“Social media, especially how I used it, isn’t real.”
One week ago, you’d be forgiven for assuming social media star Essena O’Neill had the perfect life.
The 19-year-old’s glamorous bikini photos, pensive beach shots and pouty, immaculately made-up selfies won her half a million followers on Instagram, as well as 200,000 subscribers on YouTube and Tumblr.
But the Queensland teenager has recently had a change of heart — and now she’s quit social media amid a public campaign to highlight the superficial, manufactured nature of social media.
You can watch a clip of Essena’s announcement here (the whole video is available on YouTube, post continues after clip):
Since Tuesday, Essena has deleted 2000 photos from her Instagram account and changed her account name to “Social Media Is Not Real Life”.
She has also edited the captions on her remaining Instagram photos to detail how they were manufactured, and her honest commentary makes for fascinating and reassuring reading.
“Now marks the day I quit all social media and focus on real life projects,” the Coolum woman posted in a caption on October 27. She has since posted dozens of frank comments about the destructive nature of social media and its users’ obsession with gaining approval. “Social media, especially how I used it, isn’t real,” she wrote. “It’s contrived images and edited clips ranked against each other. It’s a system based on social approval, likes, validation in views, success in followers. It’s perfectly orchestrated self absorbed judgement.”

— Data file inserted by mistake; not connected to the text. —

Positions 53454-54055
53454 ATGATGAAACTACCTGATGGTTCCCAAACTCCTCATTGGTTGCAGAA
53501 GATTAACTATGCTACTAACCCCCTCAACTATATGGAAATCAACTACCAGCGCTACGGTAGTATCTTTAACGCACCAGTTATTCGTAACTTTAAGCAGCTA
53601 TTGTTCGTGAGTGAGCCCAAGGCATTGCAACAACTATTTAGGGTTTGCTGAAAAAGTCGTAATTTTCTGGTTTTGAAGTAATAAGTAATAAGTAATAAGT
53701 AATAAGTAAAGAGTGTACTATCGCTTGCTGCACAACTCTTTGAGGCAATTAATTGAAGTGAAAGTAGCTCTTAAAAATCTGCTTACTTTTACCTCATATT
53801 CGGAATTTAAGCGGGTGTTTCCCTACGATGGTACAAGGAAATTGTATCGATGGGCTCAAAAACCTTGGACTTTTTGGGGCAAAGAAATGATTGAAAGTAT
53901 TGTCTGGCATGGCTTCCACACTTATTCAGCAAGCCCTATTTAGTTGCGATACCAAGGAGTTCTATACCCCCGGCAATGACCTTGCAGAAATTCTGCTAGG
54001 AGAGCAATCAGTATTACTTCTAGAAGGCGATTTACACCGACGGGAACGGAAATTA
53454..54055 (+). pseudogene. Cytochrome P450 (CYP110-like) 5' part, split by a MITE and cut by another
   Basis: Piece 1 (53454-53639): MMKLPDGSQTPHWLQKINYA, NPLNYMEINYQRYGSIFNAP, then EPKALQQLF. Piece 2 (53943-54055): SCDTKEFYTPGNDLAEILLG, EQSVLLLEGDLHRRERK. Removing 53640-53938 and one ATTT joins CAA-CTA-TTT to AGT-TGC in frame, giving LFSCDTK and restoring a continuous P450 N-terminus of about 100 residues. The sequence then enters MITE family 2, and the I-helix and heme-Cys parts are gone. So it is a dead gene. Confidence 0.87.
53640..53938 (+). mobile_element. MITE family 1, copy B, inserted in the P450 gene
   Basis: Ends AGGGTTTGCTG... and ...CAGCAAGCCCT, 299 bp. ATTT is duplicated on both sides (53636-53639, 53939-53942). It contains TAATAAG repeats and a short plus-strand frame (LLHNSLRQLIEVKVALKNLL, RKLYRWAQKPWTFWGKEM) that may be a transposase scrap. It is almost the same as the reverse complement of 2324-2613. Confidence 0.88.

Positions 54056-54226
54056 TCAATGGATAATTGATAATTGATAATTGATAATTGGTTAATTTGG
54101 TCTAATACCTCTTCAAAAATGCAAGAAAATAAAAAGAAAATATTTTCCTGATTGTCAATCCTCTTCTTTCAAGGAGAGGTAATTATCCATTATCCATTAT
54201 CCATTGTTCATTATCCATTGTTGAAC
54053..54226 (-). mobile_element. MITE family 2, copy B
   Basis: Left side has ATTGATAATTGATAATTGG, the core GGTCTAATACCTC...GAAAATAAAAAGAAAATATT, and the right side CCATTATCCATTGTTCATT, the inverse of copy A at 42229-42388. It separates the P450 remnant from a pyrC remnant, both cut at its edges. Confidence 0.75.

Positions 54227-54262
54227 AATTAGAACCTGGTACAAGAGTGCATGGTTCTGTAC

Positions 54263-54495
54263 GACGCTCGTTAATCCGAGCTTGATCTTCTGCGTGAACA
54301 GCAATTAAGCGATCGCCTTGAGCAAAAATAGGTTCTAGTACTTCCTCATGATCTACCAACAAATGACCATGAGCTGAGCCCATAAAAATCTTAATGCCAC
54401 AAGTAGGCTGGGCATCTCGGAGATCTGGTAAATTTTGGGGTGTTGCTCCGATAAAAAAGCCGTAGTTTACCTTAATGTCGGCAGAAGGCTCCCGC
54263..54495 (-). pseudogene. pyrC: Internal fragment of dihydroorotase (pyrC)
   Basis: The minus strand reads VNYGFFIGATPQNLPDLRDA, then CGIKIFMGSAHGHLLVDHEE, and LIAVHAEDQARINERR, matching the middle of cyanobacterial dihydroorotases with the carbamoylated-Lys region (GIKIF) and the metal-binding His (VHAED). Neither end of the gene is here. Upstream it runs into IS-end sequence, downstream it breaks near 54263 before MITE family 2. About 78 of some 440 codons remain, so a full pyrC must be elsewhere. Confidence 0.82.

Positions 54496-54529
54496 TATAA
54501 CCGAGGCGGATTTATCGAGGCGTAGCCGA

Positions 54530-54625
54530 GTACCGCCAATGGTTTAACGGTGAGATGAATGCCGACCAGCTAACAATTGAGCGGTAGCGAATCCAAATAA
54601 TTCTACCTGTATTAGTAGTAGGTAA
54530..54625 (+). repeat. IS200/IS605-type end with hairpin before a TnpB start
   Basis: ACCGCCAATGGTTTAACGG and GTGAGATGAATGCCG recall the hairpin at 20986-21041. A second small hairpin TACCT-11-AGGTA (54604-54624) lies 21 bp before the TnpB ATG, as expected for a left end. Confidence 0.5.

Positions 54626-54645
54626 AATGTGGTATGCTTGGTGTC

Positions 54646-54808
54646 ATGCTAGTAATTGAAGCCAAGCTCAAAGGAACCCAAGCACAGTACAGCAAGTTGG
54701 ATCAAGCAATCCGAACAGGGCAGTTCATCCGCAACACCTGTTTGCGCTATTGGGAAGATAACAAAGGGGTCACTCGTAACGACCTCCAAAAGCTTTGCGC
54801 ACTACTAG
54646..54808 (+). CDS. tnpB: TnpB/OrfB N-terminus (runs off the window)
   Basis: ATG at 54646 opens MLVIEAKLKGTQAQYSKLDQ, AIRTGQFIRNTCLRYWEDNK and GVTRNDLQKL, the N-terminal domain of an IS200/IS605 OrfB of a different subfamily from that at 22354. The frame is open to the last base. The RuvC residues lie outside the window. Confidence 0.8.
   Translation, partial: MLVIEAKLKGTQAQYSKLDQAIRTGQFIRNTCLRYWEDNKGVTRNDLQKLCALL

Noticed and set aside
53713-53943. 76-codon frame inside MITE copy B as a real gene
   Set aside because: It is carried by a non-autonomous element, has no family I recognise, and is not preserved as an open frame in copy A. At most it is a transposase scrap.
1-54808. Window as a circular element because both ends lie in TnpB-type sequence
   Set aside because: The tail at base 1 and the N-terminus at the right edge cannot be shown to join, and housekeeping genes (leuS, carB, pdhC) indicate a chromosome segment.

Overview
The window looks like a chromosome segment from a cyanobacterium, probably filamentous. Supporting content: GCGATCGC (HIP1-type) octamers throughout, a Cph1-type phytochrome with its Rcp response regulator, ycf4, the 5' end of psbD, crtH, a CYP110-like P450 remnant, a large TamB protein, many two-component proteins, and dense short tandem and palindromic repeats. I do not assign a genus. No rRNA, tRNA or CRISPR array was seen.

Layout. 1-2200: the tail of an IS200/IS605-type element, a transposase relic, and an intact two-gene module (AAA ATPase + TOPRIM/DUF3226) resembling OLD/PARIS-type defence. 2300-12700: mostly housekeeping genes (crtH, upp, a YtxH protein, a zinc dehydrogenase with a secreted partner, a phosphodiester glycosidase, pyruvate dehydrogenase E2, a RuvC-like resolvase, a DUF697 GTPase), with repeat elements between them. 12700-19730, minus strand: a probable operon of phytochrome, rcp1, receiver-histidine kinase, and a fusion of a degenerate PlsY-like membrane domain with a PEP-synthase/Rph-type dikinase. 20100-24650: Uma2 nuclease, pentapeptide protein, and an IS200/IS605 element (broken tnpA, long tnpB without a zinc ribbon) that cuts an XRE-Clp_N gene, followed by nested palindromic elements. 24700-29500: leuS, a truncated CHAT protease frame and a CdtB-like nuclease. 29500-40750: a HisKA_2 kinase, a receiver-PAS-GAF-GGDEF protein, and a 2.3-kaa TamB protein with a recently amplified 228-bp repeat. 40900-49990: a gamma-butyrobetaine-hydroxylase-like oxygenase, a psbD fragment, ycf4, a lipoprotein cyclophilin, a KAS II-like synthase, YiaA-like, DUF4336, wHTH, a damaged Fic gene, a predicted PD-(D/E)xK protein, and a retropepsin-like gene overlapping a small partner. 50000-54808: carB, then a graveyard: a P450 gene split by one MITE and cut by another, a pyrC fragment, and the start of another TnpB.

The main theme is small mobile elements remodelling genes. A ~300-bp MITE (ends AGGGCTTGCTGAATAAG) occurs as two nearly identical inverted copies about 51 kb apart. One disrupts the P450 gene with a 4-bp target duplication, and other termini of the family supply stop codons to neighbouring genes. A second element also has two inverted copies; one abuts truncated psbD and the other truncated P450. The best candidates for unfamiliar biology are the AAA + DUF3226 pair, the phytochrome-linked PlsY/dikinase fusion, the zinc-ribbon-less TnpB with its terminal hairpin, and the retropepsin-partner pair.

I had acne here, this is a lot of makeup. I was smiling because I thought I looked good. Happiness based on aesthetics will suffocate your potential here on earth. A photo posted by Social Media Is Not Real Life (@essenaoneill) on Jun 5, 2014 at 10:53pm PDT
Essena explained that her social media fame was driven by deep insecurities about her self-worth and looks.
“At 12, I thought I was ugly, too tall, weird, lonely, unpopular and that I could never be of value,” she explained on her new blog Let’s Be GameChangers.
“I told myself, if I got heaps of views on Youtube, I would then be happy, feel like enough… So let this be very clear, I’m quitting social media for my 12 year old self.”
Was paid $400 to post a dress. That’s when I had maybe 150k followers, with half a million followers, I know of many online brands (with big budgets) that pay up to $2000 per post. Nothing is wrong with accepting brand deals. I just think it should be known. This photo had no substance, it was not of ethical manufacturing (I was uneducated at the time). SOCIAL MEDIA IS NOT REAL is my point. Be aware what people promote, ask yourself, what’s their intention behind the photo?
She also details the real story behind many of her glamorous images, explaining that in reality she felt sad, had acne or had been driven inside by the rain at the time the images were taken.
NOT REAL LIFE – took over 100 in similar poses trying to make my stomach look good. Would have hardly eaten that day. Would have yelled at my little sister to keep taking them until I was somewhat proud of this. Yep so totally #goals A photo posted by Social Media Is Not Real Life (@essenaoneill) on May 10, 2014 at 12:59am PDT
In the caption for an image from her high school formal, she wrote: “[I] took countless photos trying to look hot for Instagram, the formal made me feel incredibly alone.”
Alongside an image of herself posing on a beach, she explained: “[I] took over 100 in similar poses trying to make my stomach look good. Would have hardly eaten that day. Would have yelled at my little sister to keep taking them until I was somewhat proud of this.”